Any expression of dissatisfaction with service is a complaint.  Clients may raise complaints by any reasonable means.  If a complaint is not resolved by the member of staff concerned it must be referred to the Clients Complaints Officer (CCO) – currently Simon Leyland.

Upon receipt of a client complaint the CCO will:-

  1. Record that complaint in the Central Register noting the client name, branch, the person dealing with their matter, matter number, nature of complaint and the date opened.
  2. Send an acknowledgement of receipt of the complaint to the client within 5 working days of receipt of the complaint. This acknowledgement of receipt to the client will include a copy of this procedure so that the client is aware of its contents and has the contact details of the Legal Ombudsman should they be required.
  3. Contact the person in day to day charge of the file requesting a fully detailed response to the complaint within 5 working days.
  4. Personally investigate the matter using Solcase, SOS and/or the paper file as may be appropriate to the particular complaint. The CCO may lack the particular professional skills to investigate complaints outside types of work with which he is currently familiar.  In such cases he may refer the complaint to the relevant Team Leader or Director responsible for that Team, for investigation.  In all other respects that investigation will be carried out by the Team Leader or Director responsible in accordance with this procedure.  The Team Leader or Director responsible will keep the CCO advised of the progress of the complaint and, in particular, will advise the CCO of the outcome and any procedural changes or training which may be required.
  5. Provide the client with a full written response within 15 working days from receipt of the original complaint.

If there is any good reason why any timescale cannot be met the CCO will advise the client accordingly as soon as possible.

In investigating the complaint the CCO will:-

  1. Do so fully and fairly.
  2. Apologise where it is appropriate to do so.
  3. Use his best endeavours to provide an outcome which either resolves the complaint or satisfies the client.
  4. Make any compensatory offer which he may feel appropriate.
  5. Where appropriate agree with the client a plan to take the matter forward.
  6. Advise the client when it may be appropriate to seek independent legal advice.
  7. Advise the Indemnity Insurance Manager if any possible negligence issue arises.

If you remain dissatisfied at the end of our complaints process, you would then be at liberty to contact the Legal Ombudsman, provided you are an individual, a personal representative of a deceased person, a “micro-enterprise” (having fewer than 10 employees and annual turnover or assets not exceeding two million Euros), a charity or club/association with annual income of less than £1 million, or a trustee of a trust with assets of less than £1 million.  The Legal Ombudsman can investigate complaints up to six years from the date of the problem happening or within three years of when someone should have found out about the problem.  However, if we send a final written response to your complaint within eight weeks of receiving it, the time limit for you to refer the matter to the Legal Ombudsman would be six months from the date of the final response.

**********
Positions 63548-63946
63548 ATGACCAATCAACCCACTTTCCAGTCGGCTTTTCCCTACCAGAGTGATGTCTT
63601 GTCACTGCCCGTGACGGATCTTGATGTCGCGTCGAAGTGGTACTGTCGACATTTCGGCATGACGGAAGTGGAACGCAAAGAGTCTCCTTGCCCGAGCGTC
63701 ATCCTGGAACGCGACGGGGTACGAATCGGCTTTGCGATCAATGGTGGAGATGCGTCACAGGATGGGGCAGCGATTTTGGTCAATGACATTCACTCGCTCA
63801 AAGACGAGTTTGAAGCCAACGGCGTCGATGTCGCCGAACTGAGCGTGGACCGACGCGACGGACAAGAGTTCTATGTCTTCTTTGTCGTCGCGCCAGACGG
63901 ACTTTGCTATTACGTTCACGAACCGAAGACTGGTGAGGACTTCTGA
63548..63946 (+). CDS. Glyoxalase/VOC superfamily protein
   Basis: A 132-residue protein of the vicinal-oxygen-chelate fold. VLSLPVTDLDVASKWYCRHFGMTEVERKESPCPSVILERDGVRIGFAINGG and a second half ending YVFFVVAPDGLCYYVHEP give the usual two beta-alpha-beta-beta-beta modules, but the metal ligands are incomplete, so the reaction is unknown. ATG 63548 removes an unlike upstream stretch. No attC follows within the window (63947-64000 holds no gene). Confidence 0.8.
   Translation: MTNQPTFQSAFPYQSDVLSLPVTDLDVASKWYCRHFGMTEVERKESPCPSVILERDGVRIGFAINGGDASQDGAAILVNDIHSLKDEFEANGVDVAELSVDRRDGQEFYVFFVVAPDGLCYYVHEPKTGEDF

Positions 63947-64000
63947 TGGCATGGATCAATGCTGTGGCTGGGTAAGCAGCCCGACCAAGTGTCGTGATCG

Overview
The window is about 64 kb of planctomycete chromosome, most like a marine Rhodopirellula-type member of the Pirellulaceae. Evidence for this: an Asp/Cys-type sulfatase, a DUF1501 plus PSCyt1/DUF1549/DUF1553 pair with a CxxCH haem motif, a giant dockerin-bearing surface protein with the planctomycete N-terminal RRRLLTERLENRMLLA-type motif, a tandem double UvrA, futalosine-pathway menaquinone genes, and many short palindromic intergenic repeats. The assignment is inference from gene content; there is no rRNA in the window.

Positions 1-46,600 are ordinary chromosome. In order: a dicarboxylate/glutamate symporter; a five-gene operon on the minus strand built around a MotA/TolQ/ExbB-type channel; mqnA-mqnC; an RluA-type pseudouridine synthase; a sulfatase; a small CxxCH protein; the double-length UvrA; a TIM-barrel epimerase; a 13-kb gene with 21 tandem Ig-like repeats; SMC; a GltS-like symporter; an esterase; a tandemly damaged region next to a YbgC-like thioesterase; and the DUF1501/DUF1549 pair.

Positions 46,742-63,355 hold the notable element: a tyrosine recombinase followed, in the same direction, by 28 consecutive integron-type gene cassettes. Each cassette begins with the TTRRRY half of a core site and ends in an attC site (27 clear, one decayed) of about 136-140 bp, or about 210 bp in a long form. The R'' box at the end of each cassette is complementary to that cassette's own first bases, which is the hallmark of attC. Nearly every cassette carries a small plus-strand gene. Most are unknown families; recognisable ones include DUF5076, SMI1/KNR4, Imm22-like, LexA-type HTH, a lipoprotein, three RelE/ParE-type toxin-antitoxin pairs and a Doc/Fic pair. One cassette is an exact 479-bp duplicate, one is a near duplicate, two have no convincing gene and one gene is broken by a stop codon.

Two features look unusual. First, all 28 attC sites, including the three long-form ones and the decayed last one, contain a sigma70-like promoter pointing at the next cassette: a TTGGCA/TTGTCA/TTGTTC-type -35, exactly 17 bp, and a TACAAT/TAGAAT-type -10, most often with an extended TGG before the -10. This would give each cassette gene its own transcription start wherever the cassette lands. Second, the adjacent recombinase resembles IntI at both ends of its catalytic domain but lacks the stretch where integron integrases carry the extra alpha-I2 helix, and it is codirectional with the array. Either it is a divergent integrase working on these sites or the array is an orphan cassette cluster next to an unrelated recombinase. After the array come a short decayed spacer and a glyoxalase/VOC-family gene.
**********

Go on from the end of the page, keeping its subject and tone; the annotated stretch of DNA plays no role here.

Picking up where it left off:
If you would like more information about the Legal Ombudsman, their contact details are as follows:

Website: www.legalombudsman.org.uk

Telephone: 0300 555 0333 between 8.30am and 5.30pm (calls to 03 numbers will cost no more than calls to national geographic numbers (starting 01 or 02) from both mobiles and landlines.  Calls are recorded and may be used for training and monitoring purposes.

Email: enquiries@legalombudsman.org.uk

Postal address: Legal Ombudsman, P O Box 6806, Wolverhampton, WV1 9WJ.

Alternative complaints resolution bodies also exist and are competent to deal with complaints about legal services, should both you and our firm wish to use such a scheme at the end of our internal complaints process.  They provide Alternative Dispute Resolution (ADR) services.  Small Claims Mediation is one such body, details of which can be found at www.small-claims-mediation.co.uk ; and another is Ombudsman Services, details of which can be found at www.ombudsman-services.org.  Under the provisions of the EU Directive on Consumer Alternative Dispute Resolution, to pursue this process you would have to be a “consumer”, namely an individual acting for purposes which are wholly or mainly outside your trade, business, craft or profession.

Note that the Legal Ombudsman cannot deal with a complaint about a bill if the client has applied to the Court for assessment of that bill.